Dave"To sin by silence when one should protest makes cowards out of men".
1/01/2007 4:23pm, #154
So, i spend 3 days in the "highlands" and what i see when i arrive?
An aikido thread that goes serious.... BS is losing edge :)
Dave (and others, of course), don't you think aikido's "identity crisis" is more related to a distorted/misunderstood view of aikido in the western world (and modern Japan) than to the art itself?
I found this article points to some interesting things about the subject.
Originally Posted by velomaster
Last edited by DCS; 1/01/2007 5:48pm at .Things about Jits: How do Armbar 2.0
1/01/2007 5:17pm, #155
I have no idea where you find this stuff dcs. I'll have to read it sometime later today. Dcs is it true that Saito was considered weird for a Japanese teacher because he allowed people to ask questions?カンフー
1/01/2007 5:43pm, #156Originally Posted by Mr. Jones
Originally Posted by Mr. Jones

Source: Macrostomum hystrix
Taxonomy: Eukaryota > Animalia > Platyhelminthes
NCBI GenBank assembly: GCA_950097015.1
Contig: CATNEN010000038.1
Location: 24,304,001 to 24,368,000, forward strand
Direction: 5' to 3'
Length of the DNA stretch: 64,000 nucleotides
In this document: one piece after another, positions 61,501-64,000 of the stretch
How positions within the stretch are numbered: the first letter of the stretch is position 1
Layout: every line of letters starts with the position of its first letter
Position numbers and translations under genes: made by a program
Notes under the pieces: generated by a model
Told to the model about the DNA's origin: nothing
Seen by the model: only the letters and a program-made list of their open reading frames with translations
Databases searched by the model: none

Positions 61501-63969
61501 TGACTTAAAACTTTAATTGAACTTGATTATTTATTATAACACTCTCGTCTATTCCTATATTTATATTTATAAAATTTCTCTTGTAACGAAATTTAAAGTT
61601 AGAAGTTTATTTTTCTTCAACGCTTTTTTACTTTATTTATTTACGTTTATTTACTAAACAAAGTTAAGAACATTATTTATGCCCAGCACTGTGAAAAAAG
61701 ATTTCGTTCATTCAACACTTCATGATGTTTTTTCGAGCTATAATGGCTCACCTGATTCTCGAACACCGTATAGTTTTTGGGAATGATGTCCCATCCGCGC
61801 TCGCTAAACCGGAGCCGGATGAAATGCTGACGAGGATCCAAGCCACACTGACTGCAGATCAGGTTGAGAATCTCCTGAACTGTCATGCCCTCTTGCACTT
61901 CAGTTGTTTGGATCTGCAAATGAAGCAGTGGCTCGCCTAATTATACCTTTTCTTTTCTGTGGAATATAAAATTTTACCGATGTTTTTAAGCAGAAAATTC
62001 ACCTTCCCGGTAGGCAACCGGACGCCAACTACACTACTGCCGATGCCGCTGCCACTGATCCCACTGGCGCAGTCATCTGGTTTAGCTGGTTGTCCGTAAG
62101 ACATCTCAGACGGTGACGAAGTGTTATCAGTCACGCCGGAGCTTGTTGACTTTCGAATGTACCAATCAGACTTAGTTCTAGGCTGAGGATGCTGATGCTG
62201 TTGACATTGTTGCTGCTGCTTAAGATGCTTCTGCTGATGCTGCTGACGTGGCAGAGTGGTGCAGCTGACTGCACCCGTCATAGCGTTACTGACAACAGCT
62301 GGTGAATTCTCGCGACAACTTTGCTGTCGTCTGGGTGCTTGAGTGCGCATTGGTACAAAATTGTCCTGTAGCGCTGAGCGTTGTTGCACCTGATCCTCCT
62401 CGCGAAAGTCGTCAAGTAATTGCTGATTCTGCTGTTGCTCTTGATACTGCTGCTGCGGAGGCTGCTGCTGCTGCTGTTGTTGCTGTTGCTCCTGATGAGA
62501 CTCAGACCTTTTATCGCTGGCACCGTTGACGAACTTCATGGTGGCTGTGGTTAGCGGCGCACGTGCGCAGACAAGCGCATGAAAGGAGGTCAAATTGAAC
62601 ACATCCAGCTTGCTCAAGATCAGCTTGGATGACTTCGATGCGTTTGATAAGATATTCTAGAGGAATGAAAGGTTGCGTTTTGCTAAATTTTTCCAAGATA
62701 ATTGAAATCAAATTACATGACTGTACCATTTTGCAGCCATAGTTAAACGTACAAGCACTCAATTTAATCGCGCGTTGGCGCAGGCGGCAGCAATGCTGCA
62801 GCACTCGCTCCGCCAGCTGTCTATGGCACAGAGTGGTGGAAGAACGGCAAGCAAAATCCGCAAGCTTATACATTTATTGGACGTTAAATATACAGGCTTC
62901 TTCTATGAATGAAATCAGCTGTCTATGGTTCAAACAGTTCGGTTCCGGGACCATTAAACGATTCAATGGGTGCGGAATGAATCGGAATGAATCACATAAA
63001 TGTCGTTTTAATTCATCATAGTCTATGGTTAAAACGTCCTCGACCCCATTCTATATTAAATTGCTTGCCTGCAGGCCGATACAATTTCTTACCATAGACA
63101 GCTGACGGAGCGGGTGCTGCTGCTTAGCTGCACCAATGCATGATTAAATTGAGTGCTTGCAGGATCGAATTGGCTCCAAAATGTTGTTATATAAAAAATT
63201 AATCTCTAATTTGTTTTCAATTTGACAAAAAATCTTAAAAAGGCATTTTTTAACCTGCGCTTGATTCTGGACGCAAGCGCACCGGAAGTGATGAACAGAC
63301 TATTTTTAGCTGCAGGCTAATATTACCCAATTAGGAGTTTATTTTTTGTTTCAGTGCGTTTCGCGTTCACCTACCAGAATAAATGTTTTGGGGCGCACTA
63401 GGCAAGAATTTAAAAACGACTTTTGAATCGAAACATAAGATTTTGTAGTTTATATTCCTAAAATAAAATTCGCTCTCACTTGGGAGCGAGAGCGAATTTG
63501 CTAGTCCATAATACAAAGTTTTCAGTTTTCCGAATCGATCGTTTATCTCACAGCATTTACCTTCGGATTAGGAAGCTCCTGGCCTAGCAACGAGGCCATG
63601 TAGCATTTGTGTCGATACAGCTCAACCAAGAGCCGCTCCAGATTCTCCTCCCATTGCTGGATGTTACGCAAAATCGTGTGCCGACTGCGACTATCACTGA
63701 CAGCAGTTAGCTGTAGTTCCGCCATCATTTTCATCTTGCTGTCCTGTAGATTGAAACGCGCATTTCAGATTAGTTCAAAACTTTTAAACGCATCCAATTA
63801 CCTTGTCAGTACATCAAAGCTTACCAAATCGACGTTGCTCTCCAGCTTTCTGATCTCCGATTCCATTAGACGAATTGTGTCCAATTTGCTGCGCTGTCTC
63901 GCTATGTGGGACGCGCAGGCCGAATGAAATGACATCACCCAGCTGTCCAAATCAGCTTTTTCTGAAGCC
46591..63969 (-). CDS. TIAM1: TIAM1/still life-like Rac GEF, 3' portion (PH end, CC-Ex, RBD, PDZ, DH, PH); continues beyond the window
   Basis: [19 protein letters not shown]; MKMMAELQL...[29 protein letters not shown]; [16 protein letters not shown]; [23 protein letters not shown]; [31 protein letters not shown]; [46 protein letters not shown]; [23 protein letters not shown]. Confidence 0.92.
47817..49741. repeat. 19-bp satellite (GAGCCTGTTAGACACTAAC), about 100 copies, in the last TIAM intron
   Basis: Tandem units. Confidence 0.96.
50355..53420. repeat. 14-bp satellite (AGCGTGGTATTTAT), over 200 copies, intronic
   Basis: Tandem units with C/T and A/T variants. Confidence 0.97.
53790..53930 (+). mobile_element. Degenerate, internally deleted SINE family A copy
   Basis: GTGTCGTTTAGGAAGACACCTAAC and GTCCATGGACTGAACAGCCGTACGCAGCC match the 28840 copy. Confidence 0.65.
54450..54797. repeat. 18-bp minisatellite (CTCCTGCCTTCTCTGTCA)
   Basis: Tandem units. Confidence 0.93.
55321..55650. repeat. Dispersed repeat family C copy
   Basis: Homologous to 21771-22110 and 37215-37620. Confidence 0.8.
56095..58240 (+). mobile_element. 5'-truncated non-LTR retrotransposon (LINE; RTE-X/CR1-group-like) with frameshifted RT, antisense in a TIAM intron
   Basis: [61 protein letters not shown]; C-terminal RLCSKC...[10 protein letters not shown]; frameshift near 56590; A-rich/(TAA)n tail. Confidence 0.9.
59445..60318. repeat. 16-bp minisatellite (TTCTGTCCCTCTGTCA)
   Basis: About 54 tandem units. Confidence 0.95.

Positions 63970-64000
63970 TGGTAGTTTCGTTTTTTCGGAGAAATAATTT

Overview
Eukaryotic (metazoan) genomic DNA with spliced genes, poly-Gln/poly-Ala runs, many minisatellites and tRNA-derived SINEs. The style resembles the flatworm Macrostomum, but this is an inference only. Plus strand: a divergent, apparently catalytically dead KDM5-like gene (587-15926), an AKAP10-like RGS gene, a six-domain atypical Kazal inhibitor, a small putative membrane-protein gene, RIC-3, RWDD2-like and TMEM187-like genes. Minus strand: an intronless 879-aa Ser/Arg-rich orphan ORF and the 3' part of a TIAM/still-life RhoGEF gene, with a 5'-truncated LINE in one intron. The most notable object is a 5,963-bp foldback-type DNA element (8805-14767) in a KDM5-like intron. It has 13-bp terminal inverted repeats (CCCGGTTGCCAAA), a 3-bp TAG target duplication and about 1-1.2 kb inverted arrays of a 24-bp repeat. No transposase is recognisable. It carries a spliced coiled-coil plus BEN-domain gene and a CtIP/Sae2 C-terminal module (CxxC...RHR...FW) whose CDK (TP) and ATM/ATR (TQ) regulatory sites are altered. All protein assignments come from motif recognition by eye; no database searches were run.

So i suppose Saito's pedagogical method has been adopted by his students.
Last edited by DCS; 1/01/2007 5:47pm at .Things about Jits: How do Armbar 2.0
1/01/2007 6:07pm, #157Originally Posted by DCS"To sin by silence when one should protest makes cowards out of men".
1/01/2007 6:53pm, #158
Originally Posted by DCS
- Join Date
- Mar 2006
1/01/2007 7:06pm, #159Originally Posted by Shinshoryu
You don't beleive it or you just don't subscribe to it?"To sin by silence when one should protest makes cowards out of men".
1/01/2007 11:18pm, #160
- Join Date
- Mar 2006
Happy new year to you. I have specific question wrt atemi in aikido.
Granted, I am a believer that atemi is crucial to aikido technique application. However my question is how do you train atemi with aliveness?
Do I need to start puching heavy bags? Cross train in boxing? Do I need to start whacking my uke? Granted this whacking of uke thingy is making me very unpopular among my aikido dojo mates.
There are some indirect methodology that my dojo mates are using to enhance/augment our striking capabilities. They are:
1) doing Kendo type drills i.e., using shinai to hit each other ala yokomen with full force. Tori hits, uke defend, then we reverse the role.
2) lots of ken/jo suburi. 200 cuts after every class.
In your opinion, are these good drills to enhance our atemi capabilities?